This week, I caught a sneak peek of the X-Wing fighter from the new “Star Wars” films in production. The forthcoming movies — and the middling response to the most recent trilogy — provide a perfect excuse to examine some questions I’ve long wanted answers to: How many people are “Star Wars” fans? Does the rest of America realize that “The Empire Strikes Back” is clearly the best of the bunch? Which characters are most well-liked and most hated? And who shot first, Han Solo or Greedo?
We ran a poll through SurveyMonkey Audience, surveying 1,186 respondents from June 3 to 6 (the data is available on GitHub). Seventy-nine percent of those respondents said they had watched at least one of the “Star Wars” films. This question, incidentally, had a substantial difference by gender: 85 percent of men have seen at least one “Star Wars” film compared to 72 percent of women. Of people who have seen a film, men were also more likely to consider themselves a fan of the franchise: 72 percent of men compared to 60 percent of women.
We then asked respondents which of the films they had seen. With 835 people responding, here’s the probability that someone has seen a given “Star Wars” film given that they have seen any Star Wars film:
So we can see that “Star Wars: Episode V — The Empire Strikes Back” is the film seen by the most number of people, followed by “Star Wars: Episode VI — Return of the Jedi.” Appallingly, more people reported seeing “Star Wars: Episode I — The Phantom Menace” than the original “Star Wars” (renamed “Star Wars: Episode IV — A New Hope”).
So, which movie is the best? We asked the subset of 471 respondents who indicated they have seen every “Star Wars” film to rank them from best to worst. From that question, we calculated the share of respondents who rated each film as their favorite.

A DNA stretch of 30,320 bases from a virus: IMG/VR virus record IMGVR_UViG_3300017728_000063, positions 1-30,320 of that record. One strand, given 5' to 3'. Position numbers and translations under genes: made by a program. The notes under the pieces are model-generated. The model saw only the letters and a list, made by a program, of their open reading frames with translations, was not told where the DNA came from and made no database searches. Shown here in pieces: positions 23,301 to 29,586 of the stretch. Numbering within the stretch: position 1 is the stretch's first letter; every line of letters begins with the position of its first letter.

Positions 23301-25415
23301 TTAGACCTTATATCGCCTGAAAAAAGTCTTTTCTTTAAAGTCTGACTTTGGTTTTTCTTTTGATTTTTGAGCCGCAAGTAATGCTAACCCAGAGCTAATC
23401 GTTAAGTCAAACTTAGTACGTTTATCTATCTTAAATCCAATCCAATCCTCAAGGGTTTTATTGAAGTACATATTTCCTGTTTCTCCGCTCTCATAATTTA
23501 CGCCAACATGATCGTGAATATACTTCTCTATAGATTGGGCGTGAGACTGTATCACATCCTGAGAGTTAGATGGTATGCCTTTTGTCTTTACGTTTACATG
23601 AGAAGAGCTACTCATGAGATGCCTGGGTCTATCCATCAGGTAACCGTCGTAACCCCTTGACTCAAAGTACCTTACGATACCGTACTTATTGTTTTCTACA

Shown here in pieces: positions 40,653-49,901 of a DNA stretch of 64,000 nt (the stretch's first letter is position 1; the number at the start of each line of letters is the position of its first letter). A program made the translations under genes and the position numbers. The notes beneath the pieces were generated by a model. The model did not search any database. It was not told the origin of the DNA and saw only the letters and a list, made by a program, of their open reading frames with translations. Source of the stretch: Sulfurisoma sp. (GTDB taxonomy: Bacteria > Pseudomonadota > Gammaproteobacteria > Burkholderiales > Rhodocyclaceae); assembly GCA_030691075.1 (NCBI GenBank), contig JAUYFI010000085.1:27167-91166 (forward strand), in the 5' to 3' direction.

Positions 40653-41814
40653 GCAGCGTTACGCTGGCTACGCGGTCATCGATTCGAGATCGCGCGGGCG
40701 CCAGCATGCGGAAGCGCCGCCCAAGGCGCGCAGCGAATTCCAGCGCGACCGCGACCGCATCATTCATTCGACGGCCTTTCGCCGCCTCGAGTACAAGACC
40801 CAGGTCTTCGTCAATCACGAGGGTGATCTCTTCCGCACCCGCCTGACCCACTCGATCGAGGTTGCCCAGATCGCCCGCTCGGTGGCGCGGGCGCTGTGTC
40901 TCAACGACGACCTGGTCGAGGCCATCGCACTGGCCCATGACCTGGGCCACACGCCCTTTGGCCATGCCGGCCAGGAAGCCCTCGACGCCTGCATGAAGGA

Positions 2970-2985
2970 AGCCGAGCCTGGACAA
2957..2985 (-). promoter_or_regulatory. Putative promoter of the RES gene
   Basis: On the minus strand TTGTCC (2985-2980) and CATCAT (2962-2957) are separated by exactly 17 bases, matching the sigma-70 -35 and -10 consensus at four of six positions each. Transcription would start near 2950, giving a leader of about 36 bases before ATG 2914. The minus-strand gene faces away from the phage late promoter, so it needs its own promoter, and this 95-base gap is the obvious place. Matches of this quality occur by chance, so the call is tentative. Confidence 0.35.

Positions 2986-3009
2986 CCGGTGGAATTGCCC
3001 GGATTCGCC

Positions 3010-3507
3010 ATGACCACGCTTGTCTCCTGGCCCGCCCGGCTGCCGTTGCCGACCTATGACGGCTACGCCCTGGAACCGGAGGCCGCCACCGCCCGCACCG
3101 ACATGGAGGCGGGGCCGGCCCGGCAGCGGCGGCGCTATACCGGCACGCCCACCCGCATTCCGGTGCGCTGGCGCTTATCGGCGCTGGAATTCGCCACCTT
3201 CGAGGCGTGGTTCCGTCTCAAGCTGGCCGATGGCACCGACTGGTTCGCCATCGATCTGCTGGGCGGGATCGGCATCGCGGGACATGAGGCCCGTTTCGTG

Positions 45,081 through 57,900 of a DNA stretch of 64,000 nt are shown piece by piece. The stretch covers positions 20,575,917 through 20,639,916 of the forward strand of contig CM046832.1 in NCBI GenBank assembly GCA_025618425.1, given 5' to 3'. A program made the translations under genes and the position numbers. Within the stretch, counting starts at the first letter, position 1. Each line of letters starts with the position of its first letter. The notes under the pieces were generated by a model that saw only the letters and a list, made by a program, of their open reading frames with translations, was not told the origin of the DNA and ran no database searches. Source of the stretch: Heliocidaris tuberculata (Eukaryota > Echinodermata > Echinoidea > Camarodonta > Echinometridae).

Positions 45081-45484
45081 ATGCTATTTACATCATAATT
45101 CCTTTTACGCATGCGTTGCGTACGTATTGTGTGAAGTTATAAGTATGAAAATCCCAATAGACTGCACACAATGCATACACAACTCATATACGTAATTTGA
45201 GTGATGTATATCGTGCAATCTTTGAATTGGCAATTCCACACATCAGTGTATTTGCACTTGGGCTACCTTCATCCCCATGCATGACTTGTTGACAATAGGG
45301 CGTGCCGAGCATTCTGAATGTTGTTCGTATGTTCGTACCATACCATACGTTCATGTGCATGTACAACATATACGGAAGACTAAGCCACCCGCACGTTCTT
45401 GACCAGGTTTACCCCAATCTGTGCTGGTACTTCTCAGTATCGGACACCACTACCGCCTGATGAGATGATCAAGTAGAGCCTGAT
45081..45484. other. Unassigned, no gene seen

We can also drill down and find out, generally, how people rate the films. Overall, fans broke into two camps: those who preferred the original three movies and those who preferred the three prequels. People who said “The Empire Strikes Back” was their favorite were also likely to rate “A New Hope” and “Return of the Jedi” higher as well. Those who rated “The Phantom Menace” as the best film were more likely to rate prequels higher.
This chart shows how often each film was rated in the top third (best or second best), the middle third (third or fourth) or the bottom third (second worst or worst). It’s a more nuanced take on the series:
Finally, we took a boilerplate format used by political favorability polls — “Please state whether you view the following characters favorably, unfavorably, or are unfamiliar with him/her” — and asked respondents to rate characters in the series.
You read that correctly. Jar Jar Binks has a lower favorability rating than the actual personification of evil in the galaxy.
And for those of you who want to know the impact that historical revisionism can have on a society: